3. Occupational skill sets
4. Skill sets required for selected careers
5. Acquiring desired skill sets
O. Influence of career choice on lifestyle (quality of life, health, retirement,
P. Creating a healthy work/life balance
Q. Physiological, psychological and behavioral aspects of positive and negative
stress in the workplace
R. Diversity in the workplace
S. How to synthesize information from self-assessment of beliefs, values, skills,
personality and interests as it relates to career planning
T. How to construct a tentative career action plan reflecting identified values,
beliefs, skills, personality traits and interests
U. Methods to develop psychosocial support for career selection and/or transition
V. Techniques to maintain psychosocial support throughout the career selection
and/or transition process
II. Occupational Information
A. Career literature and web resources.
B. Labor market
C. Economic Trends and their effects on career choice and mental/emotional
health and well-being
D. Research methods and evaluation criteria
E. Informational interviewing techniques as a resource for gathering career information
F. Relationship of majors to career planning
G. Education and training needed for potential careers
H. Educational planning
III. Career Planning and Decision Making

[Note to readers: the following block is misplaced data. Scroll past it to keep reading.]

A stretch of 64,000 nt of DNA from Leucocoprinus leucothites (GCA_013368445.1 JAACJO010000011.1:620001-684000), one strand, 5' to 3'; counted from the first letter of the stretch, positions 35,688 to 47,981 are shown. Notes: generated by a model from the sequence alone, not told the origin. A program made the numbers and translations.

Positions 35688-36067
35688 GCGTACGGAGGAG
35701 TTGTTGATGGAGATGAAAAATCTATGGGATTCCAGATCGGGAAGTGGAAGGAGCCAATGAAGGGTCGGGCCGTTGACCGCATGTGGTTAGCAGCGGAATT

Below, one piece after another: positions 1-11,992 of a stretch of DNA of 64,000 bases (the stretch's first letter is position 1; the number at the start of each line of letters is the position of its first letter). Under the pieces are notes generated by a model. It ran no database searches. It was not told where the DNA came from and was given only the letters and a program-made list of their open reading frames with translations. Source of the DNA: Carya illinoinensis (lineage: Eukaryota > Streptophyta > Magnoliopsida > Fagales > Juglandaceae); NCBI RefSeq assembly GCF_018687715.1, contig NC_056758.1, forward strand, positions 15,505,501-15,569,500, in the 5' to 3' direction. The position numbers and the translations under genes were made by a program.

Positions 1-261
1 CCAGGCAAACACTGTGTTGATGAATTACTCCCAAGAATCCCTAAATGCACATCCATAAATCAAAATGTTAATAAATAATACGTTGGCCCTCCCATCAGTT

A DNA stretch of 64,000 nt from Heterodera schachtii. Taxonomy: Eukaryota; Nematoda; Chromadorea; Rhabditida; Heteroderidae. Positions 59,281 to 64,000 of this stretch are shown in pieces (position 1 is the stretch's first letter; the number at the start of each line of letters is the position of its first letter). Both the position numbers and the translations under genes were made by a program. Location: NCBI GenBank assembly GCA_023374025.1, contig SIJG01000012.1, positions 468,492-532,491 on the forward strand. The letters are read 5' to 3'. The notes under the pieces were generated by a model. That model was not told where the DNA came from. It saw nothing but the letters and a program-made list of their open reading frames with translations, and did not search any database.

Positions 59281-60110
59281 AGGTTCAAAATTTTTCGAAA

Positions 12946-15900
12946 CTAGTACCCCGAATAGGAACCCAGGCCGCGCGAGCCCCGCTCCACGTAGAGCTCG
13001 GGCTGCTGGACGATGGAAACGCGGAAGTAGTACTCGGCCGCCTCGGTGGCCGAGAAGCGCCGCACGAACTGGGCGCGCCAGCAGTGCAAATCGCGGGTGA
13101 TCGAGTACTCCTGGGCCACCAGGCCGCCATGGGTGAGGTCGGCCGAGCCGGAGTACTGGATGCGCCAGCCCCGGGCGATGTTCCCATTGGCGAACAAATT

A. How to analyze career data in relation to personal values, interests, personality and
B. Analytical decision making process
C. Psychological barriers and stressors related to decision making
D. Socioeconomic and cultural influences in the decision making process and on
E. Role of internships, volunteer experiences
G. Development of short and long term goals
IV. Employment Readiness Skills
A. Job search strategies
B. Job applications
C. Functional, chronological and electronic resumes
D. Cover letters
E. Pre-interview preparation and research
F. Job interview techniques
V. Workplace Behavior
1. Weekly reading assignments of 10-50 pages.
2. Written assignments based on readings in text.
3. Papers (2-5 pages)
a. Written summary of values clarification exercises assessing the influence of
gender, family, culture, religion, health and stress on personal values.
b. Projected lifestyle.
c. Introspective paper examining individual psychological and biological influences
d. Paper integrating the student's assessment results and the relationship to potential
4. Written analysis of:
a. Skill sets.
b. Interest inventory results.
5. Career Center research report. (4-5 pages)
6. Two decision making data analysis reports including an assessment of potential
barriers to individual decision making. (1-2 pages)
7. Development of a personal resume and cover letter.
8. Reaction papers to class discussions and videos.
9. Summarize results of informational interviews and evaluate in relationship to the
career action plan.
10. Report on a career field of interest.
The Career Fitness Program, Sukiennik, Bendat & Raufman, Pearson-Prentice Hall, 9th Edition, 2010
The Hero's Journey, Ferguson & Nanos, Bent Tree Press, 2007
Instructor prepared materials